Data protection challenges are hindering Digital Transformation initiatives globally, according to the newly released Veeam Data Protection Report 2021, which has found that 58% of backups fail, leaving data unprotected. That’s indeed a key area of concern for the enterprise in the digital transformation journey.
In fact, 40% of CXOs cite data protection issues as the biggest threat to their organization’s DX, especially against the backdrop of COVID-19 and ensuing economic uncertainty. The Veeam report that surveyed more than 3,000 IT decision makers at global enterprises, including in India highlights that inadequate data protection and the challenges to business continuity posed by the pandemic are hindering organizations’ initiatives to transform and are not hopeful for the next 12 months.
Danny Allan, Chief Technology Officer and Senior Vice President of Product Strategy at Veeam said, “Over the past 12 months, CXOs across the globe have faced a unique set of challenges around how to ensure data remains protected in a highly diverse, operational landscape.”
He added that in response to the pandemic, organizations have accelerated DX initiatives by years and months in order to stay in business. However, the way data is managed and protected continues to undermine them.
“Businesses are being held back by legacy IT and outdated data protection capabilities, as well as the time and money invested in responding to the most urgent challenges posed by COVID-19. Until these inadequacies are addressed, genuine transformation will continue to evade organizations,” he said.
Urgent action on data protection required
Respondents stated that their data protection capabilities are unable to keep pace with the DX demands of their organization, posing a threat to business continuity, potentially leading to severe consequences for both business reputation and performance.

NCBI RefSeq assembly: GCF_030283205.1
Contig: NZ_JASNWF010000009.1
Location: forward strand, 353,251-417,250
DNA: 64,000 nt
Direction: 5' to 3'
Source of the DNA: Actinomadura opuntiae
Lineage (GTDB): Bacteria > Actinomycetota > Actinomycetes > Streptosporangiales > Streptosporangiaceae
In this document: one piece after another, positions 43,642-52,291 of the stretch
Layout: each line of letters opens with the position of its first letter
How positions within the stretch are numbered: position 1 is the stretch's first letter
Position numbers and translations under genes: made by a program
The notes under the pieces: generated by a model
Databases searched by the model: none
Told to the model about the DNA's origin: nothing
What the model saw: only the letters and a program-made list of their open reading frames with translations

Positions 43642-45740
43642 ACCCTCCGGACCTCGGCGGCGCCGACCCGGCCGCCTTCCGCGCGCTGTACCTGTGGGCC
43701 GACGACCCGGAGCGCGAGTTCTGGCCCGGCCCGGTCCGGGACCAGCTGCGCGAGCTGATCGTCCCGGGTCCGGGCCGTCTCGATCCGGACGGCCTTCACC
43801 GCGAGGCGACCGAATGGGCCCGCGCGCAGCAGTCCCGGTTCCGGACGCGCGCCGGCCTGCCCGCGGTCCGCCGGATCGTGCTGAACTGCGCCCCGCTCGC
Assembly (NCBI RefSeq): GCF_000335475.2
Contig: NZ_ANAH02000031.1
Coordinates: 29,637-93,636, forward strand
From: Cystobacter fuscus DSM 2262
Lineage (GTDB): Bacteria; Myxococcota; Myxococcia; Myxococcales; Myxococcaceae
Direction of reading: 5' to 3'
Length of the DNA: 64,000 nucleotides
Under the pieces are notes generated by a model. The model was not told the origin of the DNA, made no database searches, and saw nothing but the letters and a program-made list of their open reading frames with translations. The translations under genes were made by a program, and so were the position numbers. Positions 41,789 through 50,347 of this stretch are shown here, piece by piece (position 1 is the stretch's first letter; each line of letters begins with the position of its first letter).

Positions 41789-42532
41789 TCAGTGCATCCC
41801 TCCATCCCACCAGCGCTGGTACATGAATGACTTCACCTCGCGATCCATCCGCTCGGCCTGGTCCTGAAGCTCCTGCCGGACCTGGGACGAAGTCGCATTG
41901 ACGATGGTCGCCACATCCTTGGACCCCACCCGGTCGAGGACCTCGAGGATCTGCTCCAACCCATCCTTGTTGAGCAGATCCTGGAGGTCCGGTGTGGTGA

Despite the integral role backup plays in modern data protection, 14% of all data is not backed up at all and 58% of recoveries fail, leaving businesses’ data unprotected and irretrievable in the event of an outage by cyberattack. Furthermore, unexpected outages are common, with 95% of organizations experiencing them in the last 12 months; and with one in four servers having at least one unexpected outage in the prior year, the impact of downtime and data loss is experienced all too frequently.
Crucially, businesses are seeing this hit their bottom line, with more than half of CXOs saying this can lead to a loss of confidence towards their organization from customers, employees, and stakeholders.
“There are two main reasons for the lack of backup and restore success: Backups are ending with errors or are overrunning the allocated backup window, and secondly, restorations are failing to deliver their required SLAs,” said Allan.
“Simply put, if a backup fails, the data remains unprotected, which is a huge concern for businesses given that the impacts of data loss and unplanned downtime span from customer backlash to reduced corporate share prices. Further compounding this challenge is the fact that the digital threat landscape is evolving at an exponential rate. The result is an unquestionable gap between the data protection capabilities of businesses versus their DX needs. It is urgent that this shortfall is addressed given the pressure on organizations to accelerate their use of cloud-based technologies to serve customers in the digital economy.”
IT strategies impacted by COVID-19
The research authors said that CXOs are aware of the need to adopt a cloud-first approach and change the way IT is delivered in response to the digital acceleration brought about by COVID-19. Many have already done so, with 91% increasing their cloud services usage in the first months of the pandemic, and the majority will continue to do so, with 60% planning to add more cloud services to their IT delivery strategy.